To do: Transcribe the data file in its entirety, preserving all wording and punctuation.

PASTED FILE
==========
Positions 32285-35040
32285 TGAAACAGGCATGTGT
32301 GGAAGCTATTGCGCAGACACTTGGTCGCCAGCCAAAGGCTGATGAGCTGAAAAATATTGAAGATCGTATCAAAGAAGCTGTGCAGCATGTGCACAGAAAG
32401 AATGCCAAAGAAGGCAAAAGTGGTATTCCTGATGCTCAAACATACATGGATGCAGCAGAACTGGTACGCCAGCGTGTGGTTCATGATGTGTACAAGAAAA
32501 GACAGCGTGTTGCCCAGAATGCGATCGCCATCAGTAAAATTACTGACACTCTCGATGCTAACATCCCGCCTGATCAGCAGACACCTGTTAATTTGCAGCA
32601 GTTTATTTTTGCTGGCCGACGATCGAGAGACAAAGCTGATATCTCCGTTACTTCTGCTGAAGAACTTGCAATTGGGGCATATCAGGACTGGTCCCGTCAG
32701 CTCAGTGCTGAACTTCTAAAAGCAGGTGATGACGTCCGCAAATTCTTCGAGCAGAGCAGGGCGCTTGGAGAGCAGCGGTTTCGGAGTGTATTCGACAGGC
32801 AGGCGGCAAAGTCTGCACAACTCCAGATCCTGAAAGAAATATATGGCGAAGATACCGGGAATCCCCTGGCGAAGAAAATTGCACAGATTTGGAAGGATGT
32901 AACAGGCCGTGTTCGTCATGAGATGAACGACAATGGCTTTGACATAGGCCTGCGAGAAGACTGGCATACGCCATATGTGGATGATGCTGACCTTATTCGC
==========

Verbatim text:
Positions 32285-35040
32285 TGAAACAGGCATGTGT
32301 GGAAGCTATTGCGCAGACACTTGGTCGCCAGCCAAAGGCTGATGAGCTGAAAAATATTGAAGATCGTATCAAAGAAGCTGTGCAGCATGTGCACAGAAAG
32401 AATGCCAAAGAAGGCAAAAGTGGTATTCCTGATGCTCAAACATACATGGATGCAGCAGAACTGGTACGCCAGCGTGTGGTTCATGATGTGTACAAGAAAA
32501 GACAGCGTGTTGCCCAGAATGCGATCGCCATCAGTAAAATTACTGACACTCTCGATGCTAACATCCCGCCTGATCAGCAGACACCTGTTAATTTGCAGCA
32601 GTTTATTTTTGCTGGCCGACGATCGAGAGACAAAGCTGATATCTCCGTTACTTCTGCTGAAGAACTTGCAATTGGGGCATATCAGGACTGGTCCCGTCAG
32701 CTCAGTGCTGAACTTCTAAAAGCAGGTGATGACGTCCGCAAATTCTTCGAGCAGAGCAGGGCGCTTGGAGAGCAGCGGTTTCGGAGTGTATTCGACAGGC
32801 AGGCGGCAAAGTCTGCACAACTCCAGATCCTGAAAGAAATATATGGCGAAGATACCGGGAATCCCCTGGCGAAGAAAATTGCACAGATTTGGAAGGATGT
32901 AACAGGCCGTGTTCGTCATGAGATGAACGACAATGGCTTTGACATAGGCCTGCGAGAAGACTGGCATACGCCATATGTGGATGATGCTGACCTTATTCGC